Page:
One I have come across and looks promising is Jonnash CMS at http://www.jonnash-cms.co.uk. It allows the website owner to create unlimited categories/web pages for his web site. Still in its infancy, but like the idea of no limits of pages I can have. Testing it now on on my home server.

  24. Ann McSorley Reply

    Great list, I would also like to add http://www.veolay.com to this list.

    We have veolay installed to more that 20 websites and all our clients are really happy how easy it works for them and it takes us only a couple of minutes to convert our html website into an online manageable website where our client can login and make their content changes within a couple of clicks on the webpage itself.

  25. David B Reply

    There is something newer-iMagic CMS http://imagiccms.com/ to me I was possible to try have found the CMS precisely. Very easy CMS, it is possible to make to itself a site for an evening. Developers tell that them CMS 100 % SEO 🙂

  26. Artscape Reply

    Get-Simple is one of my favourite content management systems. I have build a lot of websites using Get-Simple, it’s perfect for designer who doesn’t code in PHP and has to build a small complete web site from time to time.

  27. krrahman Reply

    Now a days CMS has added lot of easy web feature which were almost impossible in the near past. CMS gives users full right to choice what they want add their website. Nice Looking, Interactive function and so more. Thanks Henry Jones for sharing very impressive 10 cms tolls with little description.

  28. Hemang Rindani Reply

    Nice introduction to various upcoming Content management systems (CMS). True that the market is flooded with number of CMS development companies, all coming up with variety content management solutions. Alternatively there are certain enterprise web content management solutions that provides sophisticated and methodical approach to construct and manage powerful websites effortlessly. It is important to understand about what the business is all about and how it is expected to expand. Selected CMS must necessarily align to the user requirements and provide flexible, responsive and secured platform. Apart from the giants like Sitefinity CMS, WordPress, Drupal, Joomla etc. I feel that certain CMSs like Perch, October, Surreal and cameleon CMS are other good alternatives. From the article I would like to highlight the capabilities of Perch. It is a fast, easy and reliable web content management system that has ability to build powerful websites or can act as CMS for applications made on Bootstrap, Foundation or other front-end frameworks, JavaScript plugins and methods. With WordPress, migrating current system asks for painful efforts, however Perch works differently and themes are alien for it. Perch CMS allows templates to be built using HTML, CSS and JS as if in a static site. Editable regions can be replaced with PHP tags. Perch run-time allows to migrate the content easily to the new framework. It is based on file system and thus Perch is a perfect match for small to medium projects.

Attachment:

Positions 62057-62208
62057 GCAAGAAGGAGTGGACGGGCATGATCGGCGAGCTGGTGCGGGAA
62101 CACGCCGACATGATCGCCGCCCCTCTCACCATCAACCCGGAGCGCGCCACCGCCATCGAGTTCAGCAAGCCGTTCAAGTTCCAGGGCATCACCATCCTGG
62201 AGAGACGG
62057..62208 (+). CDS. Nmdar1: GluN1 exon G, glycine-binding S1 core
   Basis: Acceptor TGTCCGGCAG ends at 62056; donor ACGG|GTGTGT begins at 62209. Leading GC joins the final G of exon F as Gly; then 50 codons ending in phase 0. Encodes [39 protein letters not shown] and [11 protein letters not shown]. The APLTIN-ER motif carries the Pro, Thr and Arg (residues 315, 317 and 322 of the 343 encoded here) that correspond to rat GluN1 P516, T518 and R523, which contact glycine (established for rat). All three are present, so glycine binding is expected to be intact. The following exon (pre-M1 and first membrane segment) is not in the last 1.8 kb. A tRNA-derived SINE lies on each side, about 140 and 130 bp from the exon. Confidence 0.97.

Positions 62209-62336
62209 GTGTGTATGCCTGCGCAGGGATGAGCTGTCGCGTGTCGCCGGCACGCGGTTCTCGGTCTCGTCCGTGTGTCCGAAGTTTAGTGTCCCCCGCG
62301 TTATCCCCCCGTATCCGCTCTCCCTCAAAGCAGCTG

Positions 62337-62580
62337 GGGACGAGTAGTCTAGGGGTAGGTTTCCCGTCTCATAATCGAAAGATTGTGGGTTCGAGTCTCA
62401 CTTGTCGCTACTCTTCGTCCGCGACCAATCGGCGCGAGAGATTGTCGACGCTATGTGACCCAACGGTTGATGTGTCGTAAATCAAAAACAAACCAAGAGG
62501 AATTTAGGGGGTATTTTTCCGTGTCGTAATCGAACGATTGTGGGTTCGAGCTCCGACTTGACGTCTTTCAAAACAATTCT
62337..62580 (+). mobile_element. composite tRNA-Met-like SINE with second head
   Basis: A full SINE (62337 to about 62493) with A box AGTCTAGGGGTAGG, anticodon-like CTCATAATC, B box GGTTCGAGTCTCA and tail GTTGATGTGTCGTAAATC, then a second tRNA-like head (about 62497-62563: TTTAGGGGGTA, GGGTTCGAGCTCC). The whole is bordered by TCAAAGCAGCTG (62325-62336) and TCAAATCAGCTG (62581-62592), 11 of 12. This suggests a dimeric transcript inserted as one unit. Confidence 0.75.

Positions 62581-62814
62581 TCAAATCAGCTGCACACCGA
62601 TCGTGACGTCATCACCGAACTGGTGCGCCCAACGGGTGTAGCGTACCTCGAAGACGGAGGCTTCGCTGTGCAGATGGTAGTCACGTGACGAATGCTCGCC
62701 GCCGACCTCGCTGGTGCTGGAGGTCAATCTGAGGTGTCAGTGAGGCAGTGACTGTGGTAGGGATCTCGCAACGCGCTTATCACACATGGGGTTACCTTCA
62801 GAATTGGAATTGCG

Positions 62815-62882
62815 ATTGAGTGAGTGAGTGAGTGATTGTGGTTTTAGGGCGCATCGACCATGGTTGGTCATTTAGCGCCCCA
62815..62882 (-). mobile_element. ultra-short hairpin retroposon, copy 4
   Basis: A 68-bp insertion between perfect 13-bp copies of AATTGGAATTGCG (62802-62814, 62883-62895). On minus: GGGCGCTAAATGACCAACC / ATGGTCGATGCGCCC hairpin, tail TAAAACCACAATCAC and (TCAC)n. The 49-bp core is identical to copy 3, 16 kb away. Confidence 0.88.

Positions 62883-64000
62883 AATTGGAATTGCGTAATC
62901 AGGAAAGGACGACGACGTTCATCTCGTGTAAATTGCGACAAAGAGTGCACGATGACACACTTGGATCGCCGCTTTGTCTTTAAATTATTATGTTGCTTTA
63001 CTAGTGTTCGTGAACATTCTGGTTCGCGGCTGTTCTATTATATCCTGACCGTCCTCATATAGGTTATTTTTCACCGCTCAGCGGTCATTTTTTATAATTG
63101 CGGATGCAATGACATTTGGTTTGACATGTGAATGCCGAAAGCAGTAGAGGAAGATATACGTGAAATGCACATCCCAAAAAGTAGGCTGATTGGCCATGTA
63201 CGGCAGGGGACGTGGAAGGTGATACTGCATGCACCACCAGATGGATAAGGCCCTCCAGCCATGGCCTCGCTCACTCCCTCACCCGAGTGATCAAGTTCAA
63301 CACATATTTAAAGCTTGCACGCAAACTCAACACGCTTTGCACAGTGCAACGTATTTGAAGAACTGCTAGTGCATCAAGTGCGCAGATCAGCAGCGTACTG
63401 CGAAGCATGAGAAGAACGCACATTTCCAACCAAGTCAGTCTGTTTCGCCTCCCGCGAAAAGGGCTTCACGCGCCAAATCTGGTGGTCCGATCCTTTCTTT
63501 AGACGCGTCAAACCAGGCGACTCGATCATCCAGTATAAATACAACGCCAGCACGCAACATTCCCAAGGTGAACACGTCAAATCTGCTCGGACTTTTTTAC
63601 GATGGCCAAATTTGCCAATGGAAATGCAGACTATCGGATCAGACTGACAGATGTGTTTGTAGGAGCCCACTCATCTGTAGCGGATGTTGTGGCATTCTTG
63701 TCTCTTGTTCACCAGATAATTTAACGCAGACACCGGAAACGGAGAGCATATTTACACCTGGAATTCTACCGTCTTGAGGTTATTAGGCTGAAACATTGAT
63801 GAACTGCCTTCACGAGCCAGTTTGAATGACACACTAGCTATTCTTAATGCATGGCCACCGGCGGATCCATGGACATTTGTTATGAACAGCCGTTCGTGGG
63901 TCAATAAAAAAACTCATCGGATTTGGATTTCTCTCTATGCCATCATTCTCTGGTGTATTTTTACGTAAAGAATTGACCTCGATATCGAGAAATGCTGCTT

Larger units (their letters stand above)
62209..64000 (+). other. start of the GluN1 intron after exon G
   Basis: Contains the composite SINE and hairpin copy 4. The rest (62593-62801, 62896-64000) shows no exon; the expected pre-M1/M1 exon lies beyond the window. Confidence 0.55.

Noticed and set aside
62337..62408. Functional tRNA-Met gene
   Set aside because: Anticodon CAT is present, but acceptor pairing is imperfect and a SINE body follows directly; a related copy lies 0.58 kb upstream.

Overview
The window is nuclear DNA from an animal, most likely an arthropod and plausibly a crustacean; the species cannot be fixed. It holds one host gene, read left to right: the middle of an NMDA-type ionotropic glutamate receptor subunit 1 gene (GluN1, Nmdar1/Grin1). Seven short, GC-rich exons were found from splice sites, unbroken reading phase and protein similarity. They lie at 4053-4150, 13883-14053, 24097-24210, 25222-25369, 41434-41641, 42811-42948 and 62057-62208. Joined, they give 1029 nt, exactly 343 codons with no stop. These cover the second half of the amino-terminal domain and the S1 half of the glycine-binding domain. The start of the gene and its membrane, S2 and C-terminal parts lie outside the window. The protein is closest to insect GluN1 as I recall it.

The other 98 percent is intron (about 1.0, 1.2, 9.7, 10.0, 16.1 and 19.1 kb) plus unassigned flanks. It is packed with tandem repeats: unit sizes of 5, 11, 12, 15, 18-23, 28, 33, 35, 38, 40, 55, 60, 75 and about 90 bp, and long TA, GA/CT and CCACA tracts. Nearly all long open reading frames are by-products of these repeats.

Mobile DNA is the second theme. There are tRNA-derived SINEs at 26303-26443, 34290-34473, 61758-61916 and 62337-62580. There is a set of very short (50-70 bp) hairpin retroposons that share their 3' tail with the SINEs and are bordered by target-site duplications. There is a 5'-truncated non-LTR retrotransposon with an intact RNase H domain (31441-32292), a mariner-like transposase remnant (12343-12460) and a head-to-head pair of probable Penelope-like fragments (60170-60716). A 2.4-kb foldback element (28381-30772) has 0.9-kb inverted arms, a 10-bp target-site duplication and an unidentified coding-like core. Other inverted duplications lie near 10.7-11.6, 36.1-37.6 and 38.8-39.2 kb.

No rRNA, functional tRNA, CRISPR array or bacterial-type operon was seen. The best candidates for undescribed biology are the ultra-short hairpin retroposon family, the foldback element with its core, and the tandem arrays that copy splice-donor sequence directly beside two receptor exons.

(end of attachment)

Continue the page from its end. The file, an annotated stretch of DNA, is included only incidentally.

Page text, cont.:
Surreal is also a good one page parallax based framework to help the organizations in developing small scale websites with consistent look.